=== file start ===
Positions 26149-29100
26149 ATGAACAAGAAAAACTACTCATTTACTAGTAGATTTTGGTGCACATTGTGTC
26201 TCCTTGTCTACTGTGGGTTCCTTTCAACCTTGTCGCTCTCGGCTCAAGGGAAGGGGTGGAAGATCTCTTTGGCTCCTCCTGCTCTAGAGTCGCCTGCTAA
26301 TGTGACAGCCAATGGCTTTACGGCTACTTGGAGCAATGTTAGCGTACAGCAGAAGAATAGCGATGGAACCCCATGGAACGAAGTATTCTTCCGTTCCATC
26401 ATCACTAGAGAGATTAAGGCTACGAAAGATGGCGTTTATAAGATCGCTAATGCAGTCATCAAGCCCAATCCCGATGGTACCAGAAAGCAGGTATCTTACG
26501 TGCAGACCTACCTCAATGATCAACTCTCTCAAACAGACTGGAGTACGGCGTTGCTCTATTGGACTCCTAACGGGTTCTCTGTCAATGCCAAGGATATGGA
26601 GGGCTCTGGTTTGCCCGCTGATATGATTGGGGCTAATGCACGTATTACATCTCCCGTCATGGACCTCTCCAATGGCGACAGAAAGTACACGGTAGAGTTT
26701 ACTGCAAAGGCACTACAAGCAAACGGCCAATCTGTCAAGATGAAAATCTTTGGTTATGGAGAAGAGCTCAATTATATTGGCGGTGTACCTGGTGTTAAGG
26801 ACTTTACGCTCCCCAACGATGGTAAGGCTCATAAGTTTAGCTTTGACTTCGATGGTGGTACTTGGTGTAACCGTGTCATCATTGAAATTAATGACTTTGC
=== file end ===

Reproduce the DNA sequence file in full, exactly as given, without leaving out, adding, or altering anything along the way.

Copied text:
Positions 26149-29100
26149 ATGAACAAGAAAAACTACTCATTTACTAGTAGATTTTGGTGCACATTGTGTC
26201 TCCTTGTCTACTGTGGGTTCCTTTCAACCTTGTCGCTCTCGGCTCAAGGGAAGGGGTGGAAGATCTCTTTGGCTCCTCCTGCTCTAGAGTCGCCTGCTAA
26301 TGTGACAGCCAATGGCTTTACGGCTACTTGGAGCAATGTTAGCGTACAGCAGAAGAATAGCGATGGAACCCCATGGAACGAAGTATTCTTCCGTTCCATC
26401 ATCACTAGAGAGATTAAGGCTACGAAAGATGGCGTTTATAAGATCGCTAATGCAGTCATCAAGCCCAATCCCGATGGTACCAGAAAGCAGGTATCTTACG
26501 TGCAGACCTACCTCAATGATCAACTCTCTCAAACAGACTGGAGTACGGCGTTGCTCTATTGGACTCCTAACGGGTTCTCTGTCAATGCCAAGGATATGGA
26601 GGGCTCTGGTTTGCCCGCTGATATGATTGGGGCTAATGCACGTATTACATCTCCCGTCATGGACCTCTCCAATGGCGACAGAAAGTACACGGTAGAGTTT
26701 ACTGCAAAGGCACTACAAGCAAACGGCCAATCTGTCAAGATGAAAATCTTTGGTTATGGAGAAGAGCTCAATTATATTGGCGGTGTACCTGGTGTTAAGG
26801 ACTTTACGCTCCCCAACGATGGTAAGGCTCATAAGTTTAGCTTTGACTTCGATGGTGGTACTTGGTGTAACCGTGTCATCATTGAAATTAATGACTTTGC